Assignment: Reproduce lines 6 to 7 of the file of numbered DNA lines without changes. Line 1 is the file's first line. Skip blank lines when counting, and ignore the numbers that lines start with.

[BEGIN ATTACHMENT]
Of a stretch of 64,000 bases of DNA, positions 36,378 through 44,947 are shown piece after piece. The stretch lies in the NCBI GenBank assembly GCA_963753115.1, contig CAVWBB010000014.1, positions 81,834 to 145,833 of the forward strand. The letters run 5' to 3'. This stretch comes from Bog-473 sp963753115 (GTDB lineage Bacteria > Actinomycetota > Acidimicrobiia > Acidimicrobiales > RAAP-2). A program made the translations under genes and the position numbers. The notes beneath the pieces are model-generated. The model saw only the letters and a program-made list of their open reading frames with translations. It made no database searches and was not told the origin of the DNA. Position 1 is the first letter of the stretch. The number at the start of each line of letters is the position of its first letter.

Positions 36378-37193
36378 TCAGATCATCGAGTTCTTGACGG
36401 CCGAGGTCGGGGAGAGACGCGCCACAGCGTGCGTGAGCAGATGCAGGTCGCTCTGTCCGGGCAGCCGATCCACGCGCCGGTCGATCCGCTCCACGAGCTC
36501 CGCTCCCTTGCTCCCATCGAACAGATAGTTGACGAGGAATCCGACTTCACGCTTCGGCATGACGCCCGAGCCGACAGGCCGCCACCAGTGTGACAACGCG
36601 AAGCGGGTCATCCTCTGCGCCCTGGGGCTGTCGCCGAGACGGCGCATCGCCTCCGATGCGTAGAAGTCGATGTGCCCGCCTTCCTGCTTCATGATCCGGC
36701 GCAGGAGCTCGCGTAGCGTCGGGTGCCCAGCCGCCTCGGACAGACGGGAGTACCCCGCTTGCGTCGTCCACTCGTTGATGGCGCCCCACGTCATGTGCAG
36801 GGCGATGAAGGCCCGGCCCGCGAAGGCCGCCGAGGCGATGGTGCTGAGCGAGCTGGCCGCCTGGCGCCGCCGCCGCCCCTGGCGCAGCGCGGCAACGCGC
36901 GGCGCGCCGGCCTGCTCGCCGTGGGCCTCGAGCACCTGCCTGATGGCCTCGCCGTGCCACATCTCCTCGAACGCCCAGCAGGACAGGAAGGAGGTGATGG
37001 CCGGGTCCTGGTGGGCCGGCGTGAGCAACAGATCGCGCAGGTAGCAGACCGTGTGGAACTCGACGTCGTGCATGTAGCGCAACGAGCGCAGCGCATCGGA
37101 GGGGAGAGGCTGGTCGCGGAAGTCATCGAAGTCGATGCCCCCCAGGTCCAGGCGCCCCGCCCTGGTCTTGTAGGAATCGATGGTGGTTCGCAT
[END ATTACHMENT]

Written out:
36601 AAGCGGGTCATCCTCTGCGCCCTGGGGCTGTCGCCGAGACGGCGCATCGCCTCCGATGCGTAGAAGTCGATGTGCCCGCCTTCCTGCTTCATGATCCGGC
36701 GCAGGAGCTCGCGTAGCGTCGGGTGCCCAGCCGCCTCGGACAGACGGGAGTACCCCGCTTGCGTCGTCCACTCGTTGATGGCGCCCCACGTCATGTGCAG